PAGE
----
Welcome to this review of the Pluralsight course Using Git with a GUI by Xavier Morera.
Xavier is an entrepreneur, project manager, technical author, trainer, Certified Scrum Professional & Scrum Master and Certified Microsoft Professional and Microsoft MVP.
He has spent a great deal of his career working on cutting-edge projects with a primary focus on .NET, Solr and occasionally iOS. He’s also a fellow Simple Programmer blogger.
Good Source control management is a key part of the success of any software project.
Git is arguably the most popular and powerful source code management system available today.
It is used both for open source projects and for Enterprise software.
The aim of this course is to make you proficient using Git with Atlassian SourceTree.
Also in this series:
Part 1 – The Case for Git with a GUI
Part 2 – What You Need to Know About Git
Part 3 – Mechanics of Using Git
Part 4 – Git to the next level
Part 5 – Branching strategies for every occasion
Using Git with a GUI
Xavier says many developers consider Git to be hard. Partly because of how powerful it is.
Git was originally used directly from the command line.
Those who are used to working with an IDE tend to find this interface unfriendly.
Atlassian SourceTree provide a visual interface, and it helps developers who like working with an IDE to learn how to work with Git.
Xavier finds it makes him more effective.
Demo: Command Line vs. GUI
Xavier shows us the difference between using Git from the command line versus SourceTree, beginning with the latter.
We see the code changes are automatically detected and highlighted in green. It detects these changes as hunks.
To check in one hunk via the command line:
> git show
> git status
> git add -i
> git status
> git commit
There are many other ways to achieve this via the command line.
Doing the same operation with SourceTree takes 9 seconds, and half of this time was spent typing out the commit message.
Xavier describes and explains the following advantages of Git:
– Integrity Amazingly Fast
– Local Operations Disconnected
– Incredibly Powerful
– A Must in Your Skillset
– Branches are different (as explained in Part 2)
Let Me Tell You a Story About Branches
A sad story of branching problems in TFS involving chaos and debugging.
This could have been avoided using Git cherry pick.
Xavier also lists a selection of the many awesome products that are available on GitHub.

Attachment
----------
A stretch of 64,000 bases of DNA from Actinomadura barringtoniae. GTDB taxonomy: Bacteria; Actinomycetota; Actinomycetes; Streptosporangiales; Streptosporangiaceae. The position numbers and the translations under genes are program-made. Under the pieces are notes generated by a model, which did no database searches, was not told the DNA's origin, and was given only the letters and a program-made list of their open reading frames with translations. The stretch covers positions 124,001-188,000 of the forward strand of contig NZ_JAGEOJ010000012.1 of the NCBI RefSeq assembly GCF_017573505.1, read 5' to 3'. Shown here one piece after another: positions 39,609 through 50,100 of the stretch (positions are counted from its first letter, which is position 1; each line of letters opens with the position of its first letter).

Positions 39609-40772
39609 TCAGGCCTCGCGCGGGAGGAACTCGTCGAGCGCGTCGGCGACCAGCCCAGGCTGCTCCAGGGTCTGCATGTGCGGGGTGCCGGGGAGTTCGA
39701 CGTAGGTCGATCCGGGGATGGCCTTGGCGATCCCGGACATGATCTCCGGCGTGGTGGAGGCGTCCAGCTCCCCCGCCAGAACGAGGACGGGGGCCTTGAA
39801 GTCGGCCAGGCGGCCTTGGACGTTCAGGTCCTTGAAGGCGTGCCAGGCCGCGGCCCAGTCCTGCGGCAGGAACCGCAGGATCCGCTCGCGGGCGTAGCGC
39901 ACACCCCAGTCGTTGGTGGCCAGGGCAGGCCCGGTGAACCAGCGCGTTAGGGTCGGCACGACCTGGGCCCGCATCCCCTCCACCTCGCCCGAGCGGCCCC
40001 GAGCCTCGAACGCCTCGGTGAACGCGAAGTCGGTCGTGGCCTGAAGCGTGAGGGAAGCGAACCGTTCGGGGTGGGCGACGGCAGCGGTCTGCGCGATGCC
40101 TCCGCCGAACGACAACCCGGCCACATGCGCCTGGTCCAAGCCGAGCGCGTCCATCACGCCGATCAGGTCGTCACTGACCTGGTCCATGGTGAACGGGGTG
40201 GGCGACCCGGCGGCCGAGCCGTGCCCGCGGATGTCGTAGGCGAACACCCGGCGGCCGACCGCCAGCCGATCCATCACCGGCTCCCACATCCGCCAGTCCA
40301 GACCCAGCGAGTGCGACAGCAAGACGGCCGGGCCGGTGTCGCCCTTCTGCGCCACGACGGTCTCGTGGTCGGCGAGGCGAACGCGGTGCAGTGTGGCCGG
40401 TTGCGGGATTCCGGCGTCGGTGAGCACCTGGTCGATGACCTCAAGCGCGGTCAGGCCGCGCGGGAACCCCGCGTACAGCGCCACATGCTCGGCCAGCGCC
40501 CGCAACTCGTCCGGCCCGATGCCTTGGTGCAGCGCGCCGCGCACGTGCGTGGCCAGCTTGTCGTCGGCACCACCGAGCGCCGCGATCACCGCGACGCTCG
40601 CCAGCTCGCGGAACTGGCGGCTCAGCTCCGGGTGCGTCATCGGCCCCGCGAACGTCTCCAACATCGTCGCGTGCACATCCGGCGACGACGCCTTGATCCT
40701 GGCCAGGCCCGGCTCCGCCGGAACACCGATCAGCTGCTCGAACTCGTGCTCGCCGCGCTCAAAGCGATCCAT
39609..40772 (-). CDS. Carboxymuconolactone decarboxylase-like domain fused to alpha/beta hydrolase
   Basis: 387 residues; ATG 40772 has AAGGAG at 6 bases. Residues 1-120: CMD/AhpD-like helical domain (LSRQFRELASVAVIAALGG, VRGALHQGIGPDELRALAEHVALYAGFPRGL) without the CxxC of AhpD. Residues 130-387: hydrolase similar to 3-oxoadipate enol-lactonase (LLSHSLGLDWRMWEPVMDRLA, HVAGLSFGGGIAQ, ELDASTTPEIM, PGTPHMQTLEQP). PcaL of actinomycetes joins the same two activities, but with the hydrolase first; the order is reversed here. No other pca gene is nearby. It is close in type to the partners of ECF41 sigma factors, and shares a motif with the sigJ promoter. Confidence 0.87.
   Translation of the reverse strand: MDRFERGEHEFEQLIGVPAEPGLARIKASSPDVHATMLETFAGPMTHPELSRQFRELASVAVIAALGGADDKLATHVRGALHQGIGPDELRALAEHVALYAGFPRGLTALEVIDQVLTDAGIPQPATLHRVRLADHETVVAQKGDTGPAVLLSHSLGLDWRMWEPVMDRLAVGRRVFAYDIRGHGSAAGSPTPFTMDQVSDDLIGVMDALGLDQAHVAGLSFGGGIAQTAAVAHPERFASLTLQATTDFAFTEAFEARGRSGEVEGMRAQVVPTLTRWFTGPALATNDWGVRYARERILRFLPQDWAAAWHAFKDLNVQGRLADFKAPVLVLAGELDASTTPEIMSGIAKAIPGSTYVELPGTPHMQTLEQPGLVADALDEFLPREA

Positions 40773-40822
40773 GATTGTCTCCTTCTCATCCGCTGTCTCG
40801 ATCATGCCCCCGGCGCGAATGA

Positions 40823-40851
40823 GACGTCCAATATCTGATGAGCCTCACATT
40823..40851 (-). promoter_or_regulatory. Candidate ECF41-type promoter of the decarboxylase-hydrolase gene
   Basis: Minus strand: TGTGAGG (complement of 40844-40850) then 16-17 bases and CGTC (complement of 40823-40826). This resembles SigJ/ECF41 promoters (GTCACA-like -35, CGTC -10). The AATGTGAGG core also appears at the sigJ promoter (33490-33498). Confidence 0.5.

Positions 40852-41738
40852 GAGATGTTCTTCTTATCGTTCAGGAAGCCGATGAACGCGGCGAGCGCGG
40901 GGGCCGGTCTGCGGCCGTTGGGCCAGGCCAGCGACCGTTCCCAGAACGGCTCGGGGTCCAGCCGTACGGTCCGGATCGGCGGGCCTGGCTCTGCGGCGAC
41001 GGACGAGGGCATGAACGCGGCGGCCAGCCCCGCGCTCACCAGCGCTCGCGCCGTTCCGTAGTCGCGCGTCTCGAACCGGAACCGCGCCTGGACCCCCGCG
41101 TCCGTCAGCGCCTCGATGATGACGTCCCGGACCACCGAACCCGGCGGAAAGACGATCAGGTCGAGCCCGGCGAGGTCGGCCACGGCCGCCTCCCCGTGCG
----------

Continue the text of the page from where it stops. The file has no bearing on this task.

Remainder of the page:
There are now over 10 million repositories on GitHub.
Why Is It Hard to Learn Git?
Xavier says source control systems such as SVN and TFS are simpler and easier to use.
Their simpler workflow has some downsides. They are not distributed.
In Git, there are more place where your code can exist, and new concepts to learn.
It works different internally, with snapshots instead of deltas, and is
“represented as a directed acyclic graph of content hash pointers to file contents of blobs”
Scared yet? The good news is it isn’t as complicated as it sounds.
“Early versions of Git did require a certain amount of brain power to wrap your mind around…” – Linus Torvalds
Xavier says Atlassian SourceTree is the best Git GUI available.
Demo: Improving Productivity with a GUI
This demonstration gives a brief overview of:
– The workspace
– adding new repositories
– Bitbucket connection
– The open source project gitgraph
– Local and remote branches
– Pulling changes
– Show Full Output
– Creating New Branches
– Deleting Branches
– Editing the Repository Settings
– Right click menu actions
Xavier uses the analogy of Windows vs DOS to illustrate how much more beginner friendly Atlassian SourceTree is over the standard command line interface.
He gives an number of reasons why it is perfect for beginners, yet powerful enough for experts as well.
Xavier also describes Atlassian Answers and other support offered by Atlassian.
– Git is Great
– Widely Used
– It’s Hard
– We should minimize the Learning Curve
– Use Git with a GUI: Atlassian SourceTree
Continue to Part 2 – What you need to know about Git